Looking at the “green gap” from another angle, in that same article, Jamie wrote “And what do customers want? Most customers are not buying ‘alternative’ or ‘green,’ but are more interested in cheap, reliable energy sources. In fact, I would argue that they are not even buying energy per se, but rather comfort, convenience, light, entertainment, mobility, etc. Greater levels of efficiency allowing for greater levels of consumption of what people desire have the virtuous impact of being ‘cleaner and greener.’ One must be careful to not confuse cause and effect.”

So, educating customers without “greater levels of efficiency” will not necessarily support customers’ efforts and investments in new technology like those suggested by Bob Amorisi. In fact, differentiation in customers’ (not system) reliability is akin to comfort and convenience energy service differentiation that leads to affordable prices for a large segment of any population that can do without full ultraquality transportation.

Such paradigm shift is the reason why market research doesn’t work in this particular initial situation. When disruptive technologies (discontinuous innovations) occur people just don’t have a clue of what is going on. One of the examples given was somehow the very small number of computers that IBM forecasted initially by market research. Another example is that of Henry Ford famous quote “If I had asked people what they wanted, they would have said faster horses.”

That explains why the responses of customers are way off with respect to the non-trivial concept of demand response and not so with the apparently familiar energy efficiency concept. What happens is that customers will discover the value of the technology later on fueling 2GRs business model innovations.

As for who should pay for AMI, under EWPC it is 2GRs that are responsible for their respective (Retailers’) Enterprise Solutions (see K2007 Retailers’ Enterprise Solutions). In addition, Nat Treadway, Managing Partner, Distributed Energy Financial Group, LLC, in the article The Dawn of Electricity Competition: Efficient Prices and Efficient Choices, whose theme is “regulated pricing inhibits efficiency,’ explains how to develop and implement a default service transition, which I suggest makes very easy to implement a complete AMI transformation by 2GRs.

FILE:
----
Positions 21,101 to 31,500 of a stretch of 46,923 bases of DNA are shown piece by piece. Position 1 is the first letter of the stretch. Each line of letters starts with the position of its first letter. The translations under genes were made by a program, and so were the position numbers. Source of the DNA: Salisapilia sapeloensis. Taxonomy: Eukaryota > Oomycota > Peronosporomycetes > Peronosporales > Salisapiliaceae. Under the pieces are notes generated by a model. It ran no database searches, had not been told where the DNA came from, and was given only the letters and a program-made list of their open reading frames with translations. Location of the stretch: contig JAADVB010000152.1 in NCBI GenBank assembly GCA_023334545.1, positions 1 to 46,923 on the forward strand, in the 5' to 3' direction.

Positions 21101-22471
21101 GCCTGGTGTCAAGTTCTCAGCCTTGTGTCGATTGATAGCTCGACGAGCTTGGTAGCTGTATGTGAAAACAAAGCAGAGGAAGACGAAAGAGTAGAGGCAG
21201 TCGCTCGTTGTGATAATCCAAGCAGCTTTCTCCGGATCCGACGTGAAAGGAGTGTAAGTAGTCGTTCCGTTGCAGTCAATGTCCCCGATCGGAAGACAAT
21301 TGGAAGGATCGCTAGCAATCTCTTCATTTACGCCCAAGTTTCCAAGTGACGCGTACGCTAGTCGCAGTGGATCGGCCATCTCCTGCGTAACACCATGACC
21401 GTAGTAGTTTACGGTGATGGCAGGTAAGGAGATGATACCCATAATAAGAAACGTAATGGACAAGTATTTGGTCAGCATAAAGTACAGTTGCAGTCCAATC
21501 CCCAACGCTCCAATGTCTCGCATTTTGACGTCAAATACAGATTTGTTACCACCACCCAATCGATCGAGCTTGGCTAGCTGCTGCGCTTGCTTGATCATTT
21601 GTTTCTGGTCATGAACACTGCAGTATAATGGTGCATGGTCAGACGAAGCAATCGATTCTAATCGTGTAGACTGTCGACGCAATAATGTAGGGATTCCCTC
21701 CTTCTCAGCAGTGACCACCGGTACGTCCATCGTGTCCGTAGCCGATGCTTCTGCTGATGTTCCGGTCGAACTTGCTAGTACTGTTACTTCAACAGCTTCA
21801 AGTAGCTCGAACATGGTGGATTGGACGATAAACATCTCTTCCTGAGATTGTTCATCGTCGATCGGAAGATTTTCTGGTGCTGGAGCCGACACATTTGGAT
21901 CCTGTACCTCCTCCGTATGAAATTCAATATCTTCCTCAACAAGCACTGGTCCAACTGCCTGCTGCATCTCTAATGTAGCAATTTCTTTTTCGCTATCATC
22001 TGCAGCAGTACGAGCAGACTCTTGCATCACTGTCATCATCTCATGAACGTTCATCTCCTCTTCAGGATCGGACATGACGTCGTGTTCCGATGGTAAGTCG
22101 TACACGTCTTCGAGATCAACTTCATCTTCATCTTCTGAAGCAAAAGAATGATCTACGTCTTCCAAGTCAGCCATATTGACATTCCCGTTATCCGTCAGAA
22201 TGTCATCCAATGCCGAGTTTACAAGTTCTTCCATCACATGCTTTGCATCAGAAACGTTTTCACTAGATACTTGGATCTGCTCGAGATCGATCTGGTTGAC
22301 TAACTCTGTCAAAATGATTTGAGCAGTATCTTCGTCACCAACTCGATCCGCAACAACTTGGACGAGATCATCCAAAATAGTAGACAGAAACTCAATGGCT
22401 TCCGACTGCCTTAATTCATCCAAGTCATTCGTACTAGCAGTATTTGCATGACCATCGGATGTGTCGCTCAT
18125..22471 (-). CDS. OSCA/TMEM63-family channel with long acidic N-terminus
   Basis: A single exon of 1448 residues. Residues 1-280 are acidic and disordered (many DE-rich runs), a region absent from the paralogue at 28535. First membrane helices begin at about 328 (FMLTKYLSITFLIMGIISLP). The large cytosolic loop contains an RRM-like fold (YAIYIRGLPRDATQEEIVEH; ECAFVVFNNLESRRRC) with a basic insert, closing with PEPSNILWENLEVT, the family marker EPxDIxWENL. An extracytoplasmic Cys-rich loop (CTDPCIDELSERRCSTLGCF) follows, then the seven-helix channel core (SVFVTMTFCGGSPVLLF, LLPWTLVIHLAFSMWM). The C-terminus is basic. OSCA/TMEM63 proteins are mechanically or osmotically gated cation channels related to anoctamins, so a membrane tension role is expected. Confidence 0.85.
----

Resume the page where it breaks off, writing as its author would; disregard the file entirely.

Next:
The possibility of such an organized transition gets me back to the article To BE or NOT to BE Smart Metering. From the viewpoint of the individual customer, and not from the political regulator, the Ontario Electricity Coalition seems to understand that installing “smart meters in all homes in the province” is wrong. Since Bob wrote “As far as EWPC, I am very much in favour of less price regulation if it promotes free markets for consumers,” during the transition, customers will be able to freely choose whether or no to stay in default service. The most conservative, like the Ontario Electricity Coalition, will stay on default service waiting for the best deals under competition.

So the job of the politicians at this stage is to adopt very clear market structure and rules. EWPC is such a market architecture and design. As the controlled utility market guarantees ultraquality transportation, the open market becomes a true commodity market of electricity without price controls and under prudential regulations.

Reference and context: The Green Gap in Communications and Messaging, by Jamie Wimberly, CEO, EcoAlign and Andrea Fabbri, COO and Chief Marketing Officer, EcoAlign